Go to the first, previous, next, last section, table of contents.


[ ugh... need to decide what's technically currying and what isn't... and provide a precise definition.]

Above I showed that we can "specialize" a procedure by having it take an argument that specifies an action to take. It is often useful to have a procedure that can create procedures of some general type, producing a specialized procedure each time it's called.

For example, rather than having to specialize mem by hand, we can provide a procedure that automates the process. This procedure make-mem-proc will take a comparison routine as an argument, and return a specialized version of mem that uses that procedure.

(define (make-mem-proc pred?)
   (lambda (target lis)
      (mem pred? target lis)))

Each time this procedure is called, it will bind its argument variable pred?, and create a new procedure that will call mem. Each new procedure will "remember" the binding of pred? that was created for it, so each one can do something different.

Now we can define member, memv, and memq, by using this procedure to create three new procedures, each with its own captured binding of pred?.

(define member (make-mem-proc equal?))
(define memq   (make-mem-proc eq?))
(define memv   (make-mem-proc eqv?))

(Notice that we're using plain variable definition syntax here. We're just defining variables member, memq, and memv, and initializing them with procedures (closures) returned by make-mem-proc.)

Of course, if we only use mem in this way, then we don't actually need separate mem and and make-mem-proc procedures. We can just write make-mem-proc using a lambda expression that's equivalent to mem:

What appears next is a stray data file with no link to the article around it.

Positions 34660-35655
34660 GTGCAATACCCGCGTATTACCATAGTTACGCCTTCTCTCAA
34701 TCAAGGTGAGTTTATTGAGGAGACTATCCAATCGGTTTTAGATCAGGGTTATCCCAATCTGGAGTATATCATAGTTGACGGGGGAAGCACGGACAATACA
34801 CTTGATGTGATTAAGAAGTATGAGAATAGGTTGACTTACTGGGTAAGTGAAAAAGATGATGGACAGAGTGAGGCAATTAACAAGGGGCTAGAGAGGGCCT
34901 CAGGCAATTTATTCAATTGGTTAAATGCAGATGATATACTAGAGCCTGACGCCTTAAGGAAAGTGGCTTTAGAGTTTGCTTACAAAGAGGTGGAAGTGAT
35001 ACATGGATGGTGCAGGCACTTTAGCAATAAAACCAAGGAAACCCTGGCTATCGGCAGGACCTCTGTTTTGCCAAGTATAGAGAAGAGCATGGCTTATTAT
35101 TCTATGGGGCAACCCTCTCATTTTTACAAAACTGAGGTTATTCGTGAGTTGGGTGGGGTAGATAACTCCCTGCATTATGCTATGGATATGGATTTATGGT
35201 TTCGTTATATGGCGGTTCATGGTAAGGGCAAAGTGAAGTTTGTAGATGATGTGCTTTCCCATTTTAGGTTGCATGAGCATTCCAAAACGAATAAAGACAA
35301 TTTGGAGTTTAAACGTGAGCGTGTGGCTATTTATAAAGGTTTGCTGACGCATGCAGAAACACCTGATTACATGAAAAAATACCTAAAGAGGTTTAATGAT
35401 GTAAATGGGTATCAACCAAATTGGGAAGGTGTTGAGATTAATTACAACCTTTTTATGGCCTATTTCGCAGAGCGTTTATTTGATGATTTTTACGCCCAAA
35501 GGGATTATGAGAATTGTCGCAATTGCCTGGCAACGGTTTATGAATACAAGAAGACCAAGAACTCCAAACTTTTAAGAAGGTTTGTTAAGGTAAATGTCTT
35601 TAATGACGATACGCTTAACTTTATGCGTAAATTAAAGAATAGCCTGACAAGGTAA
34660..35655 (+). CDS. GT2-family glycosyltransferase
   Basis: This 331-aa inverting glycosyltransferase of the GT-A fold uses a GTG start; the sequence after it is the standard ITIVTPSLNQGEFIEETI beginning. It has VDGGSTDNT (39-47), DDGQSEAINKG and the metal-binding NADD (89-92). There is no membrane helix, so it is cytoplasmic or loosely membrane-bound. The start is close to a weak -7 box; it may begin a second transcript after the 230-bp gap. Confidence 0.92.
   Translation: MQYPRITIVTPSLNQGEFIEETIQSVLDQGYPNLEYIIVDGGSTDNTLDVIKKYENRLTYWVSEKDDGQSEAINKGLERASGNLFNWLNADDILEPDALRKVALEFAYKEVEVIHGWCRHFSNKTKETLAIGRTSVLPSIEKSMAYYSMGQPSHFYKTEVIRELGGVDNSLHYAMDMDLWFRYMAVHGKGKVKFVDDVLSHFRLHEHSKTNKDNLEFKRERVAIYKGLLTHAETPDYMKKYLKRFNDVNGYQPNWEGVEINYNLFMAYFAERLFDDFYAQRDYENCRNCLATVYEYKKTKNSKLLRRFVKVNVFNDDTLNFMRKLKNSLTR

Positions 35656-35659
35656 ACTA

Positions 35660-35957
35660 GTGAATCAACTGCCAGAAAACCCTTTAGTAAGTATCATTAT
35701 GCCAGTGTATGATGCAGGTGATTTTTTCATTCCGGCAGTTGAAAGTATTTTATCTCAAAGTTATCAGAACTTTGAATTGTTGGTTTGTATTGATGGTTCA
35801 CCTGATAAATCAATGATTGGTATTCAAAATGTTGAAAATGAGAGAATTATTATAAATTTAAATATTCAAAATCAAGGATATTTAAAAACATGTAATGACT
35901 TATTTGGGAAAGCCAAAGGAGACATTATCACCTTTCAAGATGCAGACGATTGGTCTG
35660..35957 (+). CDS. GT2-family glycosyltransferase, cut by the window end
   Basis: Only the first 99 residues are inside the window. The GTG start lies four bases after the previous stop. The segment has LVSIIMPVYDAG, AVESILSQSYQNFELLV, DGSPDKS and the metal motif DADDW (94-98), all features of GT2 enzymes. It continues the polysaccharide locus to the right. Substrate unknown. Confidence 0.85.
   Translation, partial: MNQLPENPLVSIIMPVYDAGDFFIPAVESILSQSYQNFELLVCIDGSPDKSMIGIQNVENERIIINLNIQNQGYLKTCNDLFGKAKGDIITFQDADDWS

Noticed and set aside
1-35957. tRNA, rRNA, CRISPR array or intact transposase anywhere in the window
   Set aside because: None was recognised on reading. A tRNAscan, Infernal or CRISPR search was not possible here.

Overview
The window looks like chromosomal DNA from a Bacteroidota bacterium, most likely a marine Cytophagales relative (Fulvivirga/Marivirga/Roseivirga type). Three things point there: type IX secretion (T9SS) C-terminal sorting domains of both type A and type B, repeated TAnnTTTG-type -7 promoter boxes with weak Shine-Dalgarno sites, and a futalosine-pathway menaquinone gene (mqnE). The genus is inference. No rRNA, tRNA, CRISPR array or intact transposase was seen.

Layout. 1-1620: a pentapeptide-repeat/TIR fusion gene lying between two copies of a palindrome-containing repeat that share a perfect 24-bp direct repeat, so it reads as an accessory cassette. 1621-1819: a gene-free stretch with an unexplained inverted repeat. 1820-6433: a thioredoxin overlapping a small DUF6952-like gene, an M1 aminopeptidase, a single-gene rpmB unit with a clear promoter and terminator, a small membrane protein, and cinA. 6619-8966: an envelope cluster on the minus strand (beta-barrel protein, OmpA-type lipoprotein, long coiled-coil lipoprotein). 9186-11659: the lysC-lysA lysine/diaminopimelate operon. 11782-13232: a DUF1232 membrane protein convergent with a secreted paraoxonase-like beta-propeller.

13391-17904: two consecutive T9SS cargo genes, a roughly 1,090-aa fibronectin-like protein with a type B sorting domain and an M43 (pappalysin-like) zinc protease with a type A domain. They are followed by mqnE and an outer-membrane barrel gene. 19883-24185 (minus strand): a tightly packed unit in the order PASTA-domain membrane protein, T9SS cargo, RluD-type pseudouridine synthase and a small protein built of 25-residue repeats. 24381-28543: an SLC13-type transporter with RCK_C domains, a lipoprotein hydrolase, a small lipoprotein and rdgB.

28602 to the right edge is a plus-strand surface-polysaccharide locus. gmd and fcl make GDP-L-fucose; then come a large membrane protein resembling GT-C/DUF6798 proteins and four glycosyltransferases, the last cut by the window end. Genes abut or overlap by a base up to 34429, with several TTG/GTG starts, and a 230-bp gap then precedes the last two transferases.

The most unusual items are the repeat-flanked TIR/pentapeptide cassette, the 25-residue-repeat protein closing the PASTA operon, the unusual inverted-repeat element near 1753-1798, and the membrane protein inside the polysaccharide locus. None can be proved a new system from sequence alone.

(define (make-mem-proc pred?)
   (letrec ((mem-proc (lambda (thing lis)
                         (if (null? lis)
                             (if (pred? (car lis) thing)
                                 (mem-proc pred? thing (cdr lis)))))))

Here I've used a letrec so that the procedure will be able to call itself recursively. Each time we call make-mem-proc, it will bind its argument pred?, initializing it with the procedure argument we pass. Then it will bind mem-proc and create the specialized procedure using lambda. Note that the bindings of both pred? and mem-proc will be remembered by the closure created by lambda. This allows the new closure to see both the predicate it should use, and itself, so that it can call itself recursively.

[ A picture would be nice here, showing what we get when we define mem, memq, and memv using make-mem-proc... three variable bindings, holding three closures, each of which is closed in an environment with its own binding of mem-proc scoped inside its own binding of pred?. ] There are two advantages to coding make-mem-proc this way. One is that it avoids cluttering up our code with a definition of mem that's external to make-mem-proc. [ another advantage is that a good compiler will be able to optimize the code better, because it can tell that the value of a bindings of pred? or mem-proc will never change once the binding is created. It may use that information to generate better code... ]

Discussion and Review

Go to the first, previous, next, last section, table of contents.